SUMMARY OF KEY FINDINGS
The food security situation at household level continues to remain relatively stable for four consecutive rounds of monitoring, with almost all interviewed households across the country classified as having either acceptable to borderline food consumption.
Even though food consumption remains good overall, the proportion of households who are employing emergency consumption-based coping strategies and resorting to the most severe livelihood coping strategies has started increasing to almost double in the current Fourth Round as compared to the previous three rounds.
Physical access to markets has improved slightly in the Fourth Round compared to the previous three rounds as markets continue to function properly. Urbanbased households reported having greater physical access to markets as compared to rural-based households. This is likely due to their high market dependency as compared to rural households, many of whom are still consuming from their own stocks.
Reported cases of health-related indicators of fever, cough, and difficulty breathing remain stable overall in the Fourth Round, with a very slight increase in the proportion of households reporting cases of fever and cough as compared to the Second and Third Rounds.
Most rural households across the country continue to consume food from their own production from the previous harvest. Soon, some households are likely to exhaust their stocks and start relying on markets as the lean season approaches. For a few months now, the country has been experiencing the adverse economic effects of the regional and international travel and trade restrictions on its economy because of COVID-19, which is particularly affecting urban and peri-urban areas. COVID-19 is still likely to adversely impact food security in the coming months.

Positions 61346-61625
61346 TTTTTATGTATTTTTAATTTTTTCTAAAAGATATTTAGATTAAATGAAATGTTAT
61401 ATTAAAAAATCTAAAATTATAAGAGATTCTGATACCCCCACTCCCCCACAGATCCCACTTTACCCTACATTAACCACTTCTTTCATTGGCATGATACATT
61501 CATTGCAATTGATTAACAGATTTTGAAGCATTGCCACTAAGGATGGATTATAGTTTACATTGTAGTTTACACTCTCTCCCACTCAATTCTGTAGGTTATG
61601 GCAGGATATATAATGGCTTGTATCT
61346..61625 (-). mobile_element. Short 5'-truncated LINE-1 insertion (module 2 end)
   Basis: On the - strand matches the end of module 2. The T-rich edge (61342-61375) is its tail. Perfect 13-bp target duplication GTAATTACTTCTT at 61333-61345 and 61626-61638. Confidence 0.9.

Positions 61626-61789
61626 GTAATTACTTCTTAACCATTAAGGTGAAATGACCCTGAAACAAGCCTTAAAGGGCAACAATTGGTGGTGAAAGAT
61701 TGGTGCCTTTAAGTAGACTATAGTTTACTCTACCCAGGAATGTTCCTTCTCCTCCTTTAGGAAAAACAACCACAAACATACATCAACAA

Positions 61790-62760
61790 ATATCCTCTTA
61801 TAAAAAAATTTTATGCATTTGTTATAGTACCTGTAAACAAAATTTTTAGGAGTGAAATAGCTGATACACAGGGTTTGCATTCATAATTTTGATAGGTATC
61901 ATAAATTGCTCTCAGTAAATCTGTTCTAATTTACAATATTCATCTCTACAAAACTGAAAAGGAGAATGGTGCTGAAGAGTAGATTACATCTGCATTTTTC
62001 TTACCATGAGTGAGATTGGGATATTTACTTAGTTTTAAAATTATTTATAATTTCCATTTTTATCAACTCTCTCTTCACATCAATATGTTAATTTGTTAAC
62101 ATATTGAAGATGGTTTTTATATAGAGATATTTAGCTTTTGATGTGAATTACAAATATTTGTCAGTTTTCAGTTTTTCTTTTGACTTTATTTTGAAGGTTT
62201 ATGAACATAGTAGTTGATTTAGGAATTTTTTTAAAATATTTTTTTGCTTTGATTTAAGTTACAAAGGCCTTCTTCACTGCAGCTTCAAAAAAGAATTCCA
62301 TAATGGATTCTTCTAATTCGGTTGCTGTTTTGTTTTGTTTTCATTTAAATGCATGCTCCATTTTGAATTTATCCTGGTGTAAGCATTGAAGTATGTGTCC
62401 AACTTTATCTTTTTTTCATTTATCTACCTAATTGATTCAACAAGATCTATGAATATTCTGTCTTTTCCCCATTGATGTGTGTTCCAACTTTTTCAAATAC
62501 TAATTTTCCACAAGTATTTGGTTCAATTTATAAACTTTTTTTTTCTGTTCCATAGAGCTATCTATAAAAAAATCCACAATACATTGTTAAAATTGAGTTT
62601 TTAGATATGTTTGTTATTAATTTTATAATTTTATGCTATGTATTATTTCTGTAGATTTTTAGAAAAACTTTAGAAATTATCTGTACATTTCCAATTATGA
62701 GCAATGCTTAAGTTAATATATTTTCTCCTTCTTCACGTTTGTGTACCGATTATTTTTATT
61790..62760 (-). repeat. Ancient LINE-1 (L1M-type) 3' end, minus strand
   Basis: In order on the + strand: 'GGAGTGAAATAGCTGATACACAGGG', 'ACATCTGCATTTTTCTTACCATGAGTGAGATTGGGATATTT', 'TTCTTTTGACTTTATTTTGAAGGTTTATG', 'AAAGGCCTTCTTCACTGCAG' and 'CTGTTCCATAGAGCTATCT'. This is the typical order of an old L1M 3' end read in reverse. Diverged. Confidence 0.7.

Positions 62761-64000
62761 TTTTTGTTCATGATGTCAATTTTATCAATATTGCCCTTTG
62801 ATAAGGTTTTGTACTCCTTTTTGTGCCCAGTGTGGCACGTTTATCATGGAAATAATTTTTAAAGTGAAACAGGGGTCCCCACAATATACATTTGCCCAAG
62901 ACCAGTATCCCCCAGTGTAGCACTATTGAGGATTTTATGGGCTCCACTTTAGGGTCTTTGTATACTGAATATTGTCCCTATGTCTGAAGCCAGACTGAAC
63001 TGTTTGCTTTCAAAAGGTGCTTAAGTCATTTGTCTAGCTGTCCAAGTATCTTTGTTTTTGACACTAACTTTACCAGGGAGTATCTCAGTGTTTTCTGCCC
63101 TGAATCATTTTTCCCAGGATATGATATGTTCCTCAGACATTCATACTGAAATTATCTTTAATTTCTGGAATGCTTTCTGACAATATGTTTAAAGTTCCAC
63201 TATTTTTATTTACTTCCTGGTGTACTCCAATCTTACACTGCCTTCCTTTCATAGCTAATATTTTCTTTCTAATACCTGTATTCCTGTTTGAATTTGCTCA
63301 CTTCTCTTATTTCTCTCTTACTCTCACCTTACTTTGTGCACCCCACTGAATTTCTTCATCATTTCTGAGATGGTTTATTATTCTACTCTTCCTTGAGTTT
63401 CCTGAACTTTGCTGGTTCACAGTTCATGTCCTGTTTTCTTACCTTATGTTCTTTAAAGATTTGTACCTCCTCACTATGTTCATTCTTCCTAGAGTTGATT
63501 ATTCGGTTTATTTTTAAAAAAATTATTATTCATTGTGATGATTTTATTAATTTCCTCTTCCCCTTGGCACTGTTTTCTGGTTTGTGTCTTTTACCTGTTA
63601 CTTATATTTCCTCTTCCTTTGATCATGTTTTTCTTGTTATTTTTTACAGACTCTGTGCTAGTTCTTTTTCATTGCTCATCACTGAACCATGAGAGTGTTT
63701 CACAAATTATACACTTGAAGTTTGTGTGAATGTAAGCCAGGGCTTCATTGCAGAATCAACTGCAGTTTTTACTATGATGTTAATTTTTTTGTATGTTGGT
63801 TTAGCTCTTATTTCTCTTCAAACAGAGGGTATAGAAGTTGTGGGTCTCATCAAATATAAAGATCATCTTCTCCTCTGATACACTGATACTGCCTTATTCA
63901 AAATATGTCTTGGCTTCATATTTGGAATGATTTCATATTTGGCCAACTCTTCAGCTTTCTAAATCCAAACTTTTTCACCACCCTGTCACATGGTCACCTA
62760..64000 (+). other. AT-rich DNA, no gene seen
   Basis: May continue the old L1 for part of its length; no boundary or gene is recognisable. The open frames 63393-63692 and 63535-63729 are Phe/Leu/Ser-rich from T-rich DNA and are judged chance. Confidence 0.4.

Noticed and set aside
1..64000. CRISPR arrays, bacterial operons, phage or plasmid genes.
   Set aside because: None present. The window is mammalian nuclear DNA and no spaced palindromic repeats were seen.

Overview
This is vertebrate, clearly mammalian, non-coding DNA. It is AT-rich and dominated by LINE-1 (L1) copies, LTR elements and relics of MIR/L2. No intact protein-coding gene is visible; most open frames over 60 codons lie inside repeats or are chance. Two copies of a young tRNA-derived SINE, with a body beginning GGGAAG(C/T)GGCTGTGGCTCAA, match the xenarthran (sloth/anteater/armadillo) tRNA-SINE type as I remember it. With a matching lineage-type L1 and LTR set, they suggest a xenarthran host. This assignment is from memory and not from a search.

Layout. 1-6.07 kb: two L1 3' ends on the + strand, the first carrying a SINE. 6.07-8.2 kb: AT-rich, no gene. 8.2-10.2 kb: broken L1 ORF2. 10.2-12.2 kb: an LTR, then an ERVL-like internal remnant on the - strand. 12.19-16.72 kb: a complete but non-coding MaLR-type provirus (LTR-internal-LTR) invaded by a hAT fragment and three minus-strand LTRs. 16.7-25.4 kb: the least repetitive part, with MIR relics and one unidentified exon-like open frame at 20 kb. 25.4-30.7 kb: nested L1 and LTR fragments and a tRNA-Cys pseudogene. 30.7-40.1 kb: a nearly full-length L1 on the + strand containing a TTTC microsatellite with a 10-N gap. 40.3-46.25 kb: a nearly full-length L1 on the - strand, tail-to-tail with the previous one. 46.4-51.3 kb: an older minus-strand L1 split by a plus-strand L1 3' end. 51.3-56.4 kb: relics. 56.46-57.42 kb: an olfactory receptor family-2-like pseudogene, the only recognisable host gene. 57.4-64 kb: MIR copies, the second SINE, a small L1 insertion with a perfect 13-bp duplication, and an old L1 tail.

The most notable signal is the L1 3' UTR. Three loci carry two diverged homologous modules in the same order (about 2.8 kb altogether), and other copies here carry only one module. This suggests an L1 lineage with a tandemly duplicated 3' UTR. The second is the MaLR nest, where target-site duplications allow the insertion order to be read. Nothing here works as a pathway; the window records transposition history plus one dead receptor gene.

For this reason, starting in May 2020, WFP put in place remote household-level monitoring to track changes in food security as influenced by COVID-19.
As of the September-published report, the Malawi Vulnerability Assessment Committee (MVAC) estimated that 2.62 million people, nearly 15% of the nation’s population, will face acute food insecurity during the upcoming lean season between October 2020 and March 2021, with a food gap period of anywhere between two to five months depending on the location. Of the total food insecure population, approximately 22% live in urban areas of the four major cities of Blantyre, Lilongwe, Mzuzu, and Zomba; due to, inter alia, job losses, shrinking businesses, and wage cuts as COVID-19 restrictions have affected many spheres of economic activities .